jaw movement and lip trills across partials

Discussion in 'Trumpet Discussion' started by coolerdave, Sep 26, 2011.

  1. coolerdave

    coolerdave Utimate User

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    I have been working on my lip trills across partial ... (ie second line G - 3rd space C). I have heard players do these very fast and almost effortlessly.
    I know that tongue placement is very important in trying to get these to move quick, I can only play them quick if my jaw moves along with my tongue.,, I am trying to minimize that but should my jaw move during this? If I move just my tongue and not jaw there isn't enough change to jump the partial.

    also
    when perform a trill from 5 line F to the G just above it do you consciously try to lip trill it a bit as the note wants to fall down the half step.
     
  2. Chuck Cox

    Chuck Cox Forte User

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    I don't lip regular trills, like in trumpet voluntary or something. Good luck with getting fast lip trills on a second line G. That one is hard. Above the staff is easier starting at A to C# or B to D# is easiest to me.
     
  3. flugelgirl

    flugelgirl Forte User

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    Usually problems with flexibility are related to air flow. Make sure you are taking a full breath, and focus your airstream - imagine pushing your air forward, giving the line you are playing direction all the way to the end. Once your air is working right your face will start to take care of itself, and you'll feel like your adjustments are much smaller. Hope that helps!
     
  4. coolerdave

    coolerdave Utimate User

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    It makes sense. I was playing with the airstream .. the thought being if the placement was off then the tongue has less affect. I just wasn't sure if it was that my tongue wasn't moving enough and then I was compensating by moving my jaw. I know when it's right the notes just flip right across the partial.
    second question... when you trill from the 5th line F to the G above the staff do you consciously move the tongue as it is a lip trill so it doesn't drop down to the 4th space E?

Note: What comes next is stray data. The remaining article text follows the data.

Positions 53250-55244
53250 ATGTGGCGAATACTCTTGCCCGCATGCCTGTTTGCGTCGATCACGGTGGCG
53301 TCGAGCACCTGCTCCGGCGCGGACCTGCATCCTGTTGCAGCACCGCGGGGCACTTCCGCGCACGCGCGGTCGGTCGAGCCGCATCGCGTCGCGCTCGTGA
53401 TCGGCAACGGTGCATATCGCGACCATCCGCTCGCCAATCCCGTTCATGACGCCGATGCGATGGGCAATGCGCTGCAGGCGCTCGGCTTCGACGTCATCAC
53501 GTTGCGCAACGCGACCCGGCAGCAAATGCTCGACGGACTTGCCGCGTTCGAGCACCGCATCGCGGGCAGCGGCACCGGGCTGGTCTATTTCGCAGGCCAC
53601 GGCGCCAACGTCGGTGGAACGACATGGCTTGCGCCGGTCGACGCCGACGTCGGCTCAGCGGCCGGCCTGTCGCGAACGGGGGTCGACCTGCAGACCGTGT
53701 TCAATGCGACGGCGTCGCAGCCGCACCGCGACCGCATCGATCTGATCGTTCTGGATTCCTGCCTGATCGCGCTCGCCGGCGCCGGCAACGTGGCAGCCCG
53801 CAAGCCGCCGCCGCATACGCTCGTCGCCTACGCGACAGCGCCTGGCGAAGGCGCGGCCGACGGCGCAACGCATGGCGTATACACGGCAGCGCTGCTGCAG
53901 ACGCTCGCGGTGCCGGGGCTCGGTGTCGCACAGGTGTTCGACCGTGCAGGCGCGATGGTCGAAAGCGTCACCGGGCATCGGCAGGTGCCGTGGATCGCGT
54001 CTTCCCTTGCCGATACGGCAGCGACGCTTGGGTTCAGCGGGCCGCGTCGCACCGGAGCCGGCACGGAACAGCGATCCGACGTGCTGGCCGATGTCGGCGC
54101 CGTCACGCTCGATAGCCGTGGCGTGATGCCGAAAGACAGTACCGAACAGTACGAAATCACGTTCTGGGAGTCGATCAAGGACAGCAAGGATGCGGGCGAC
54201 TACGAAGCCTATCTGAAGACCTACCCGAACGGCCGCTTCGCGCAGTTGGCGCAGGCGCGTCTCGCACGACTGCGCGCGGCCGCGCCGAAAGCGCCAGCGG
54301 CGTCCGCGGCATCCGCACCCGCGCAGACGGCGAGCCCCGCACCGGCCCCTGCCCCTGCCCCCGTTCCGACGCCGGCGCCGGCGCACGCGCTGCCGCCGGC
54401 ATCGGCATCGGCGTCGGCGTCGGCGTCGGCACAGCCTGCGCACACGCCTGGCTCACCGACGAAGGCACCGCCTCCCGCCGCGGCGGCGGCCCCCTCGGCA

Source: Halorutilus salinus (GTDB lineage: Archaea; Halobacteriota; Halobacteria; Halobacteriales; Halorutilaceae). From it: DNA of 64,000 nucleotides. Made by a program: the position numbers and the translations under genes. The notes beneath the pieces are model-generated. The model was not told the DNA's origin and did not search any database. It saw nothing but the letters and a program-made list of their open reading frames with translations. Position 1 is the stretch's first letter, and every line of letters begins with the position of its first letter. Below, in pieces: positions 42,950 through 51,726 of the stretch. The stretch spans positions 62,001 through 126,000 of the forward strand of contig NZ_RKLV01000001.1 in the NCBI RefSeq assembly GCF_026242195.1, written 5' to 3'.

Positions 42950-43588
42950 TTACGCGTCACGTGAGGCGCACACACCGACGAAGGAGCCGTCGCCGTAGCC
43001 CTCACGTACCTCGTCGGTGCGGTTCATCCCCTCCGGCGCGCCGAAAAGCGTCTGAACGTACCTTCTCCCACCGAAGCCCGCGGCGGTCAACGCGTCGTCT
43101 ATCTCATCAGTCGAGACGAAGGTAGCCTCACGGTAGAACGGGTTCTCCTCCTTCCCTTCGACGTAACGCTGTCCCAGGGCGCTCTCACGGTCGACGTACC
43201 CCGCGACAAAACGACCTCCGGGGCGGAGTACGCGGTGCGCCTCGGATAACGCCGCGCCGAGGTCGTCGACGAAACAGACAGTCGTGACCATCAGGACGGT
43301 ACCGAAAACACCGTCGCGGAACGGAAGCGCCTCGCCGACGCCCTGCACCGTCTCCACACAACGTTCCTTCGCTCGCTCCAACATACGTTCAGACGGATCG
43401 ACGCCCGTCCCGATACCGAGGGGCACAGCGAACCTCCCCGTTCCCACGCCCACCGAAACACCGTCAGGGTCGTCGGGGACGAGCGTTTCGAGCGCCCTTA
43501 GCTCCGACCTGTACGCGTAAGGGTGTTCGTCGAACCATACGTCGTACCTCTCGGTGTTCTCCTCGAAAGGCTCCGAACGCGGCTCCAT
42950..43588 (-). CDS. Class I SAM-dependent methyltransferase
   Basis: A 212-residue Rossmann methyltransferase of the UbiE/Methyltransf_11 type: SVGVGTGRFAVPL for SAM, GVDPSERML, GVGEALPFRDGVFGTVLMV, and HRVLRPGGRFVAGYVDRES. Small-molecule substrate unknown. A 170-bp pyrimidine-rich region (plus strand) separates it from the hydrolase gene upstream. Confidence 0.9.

5. Vulgano Brother

    Vulgano Brother Moderator Staff Member

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    To expand on flugelgirl's comment: When we play a note, the air column inside the instrument has defined and mathematically predictable areas of high pressure and no pressure. In physics these are known as nodes and anti-nodes. The higher the tone, the more of these nodes inside the instrument. With a horn of sufficient light weight, we can play a long tone we can gently run a finger around the leadpipe and/or bell and feel some of the vibrations. Change to a different harmonic and that place will move.

    Now for the esoteric part. Playing a long tone, we can shift our awareness to inside the trumpet, and imagine/feel a point of resistance somewhere inside the horn. I call these "magic bubbles." To slur up, we can "blow" this magic bubble further away, backing off will allow the magic bubble to return to its place closer to the mouthpiece.

    Our body will memorize the feel of these notes and nodes much more quiclky than the cognitive control of several variables can. Remember that the embouchure and jaw formation is (or should be, in the Zen Vulgano philosophy)formed in part by the note that it is playing.

    Experiment a bit, and have fun!
     
  6. coolerdave

    coolerdave Utimate User

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    my current lip slur routine is to start at low F# ( slur up on the same valve combo) do the 1/4, triplet 8th, 16th, etc ... rest and then go up in half steps.
    Today I just added 16th note minor 1/3's starting on low F# and then I go up as high as I can.... by this time my chops are really feeling it..
    the major 1/3's .. same drill
    then 2nd's...
    by the time I am done with this my chops are jello ... but what a rush ... serious workout
     
  7. rowuk

    rowuk Moderator Staff Member

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    I use Taaheeaaeeaaeeaaee for slurred trills. There was no need to mess with my face geometry. I started softly to hear my body talking to me, found a certain degree of "blowing" that let me float the notes, and then spent a couple of months working up from a mordent, to a couple of repeated notes to extended trills. Most of this integration work was on the natural trumpet not a standard Bb or C. The lessons larned were transferable.
     
  8. coolerdave

    coolerdave Utimate User

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    When I do that Ta ee ah ee .. my jaw moves ... so I was trying to find out if that was "cheating"
    I messed with the Bubble picture today during some of the jazz transcriptions I was doing and really liked that. I think Flugelgirl had a really good point ... I believe that when I was younger and playing alot the breathing part became second nature so I didn't have to think much about it but since I am in the 7th month of my comeback I need to be mindful of some of the basic fundamentals.
    Everytime you mention that natural horn it makes me think how hard that could be...
    thanks for the help
     

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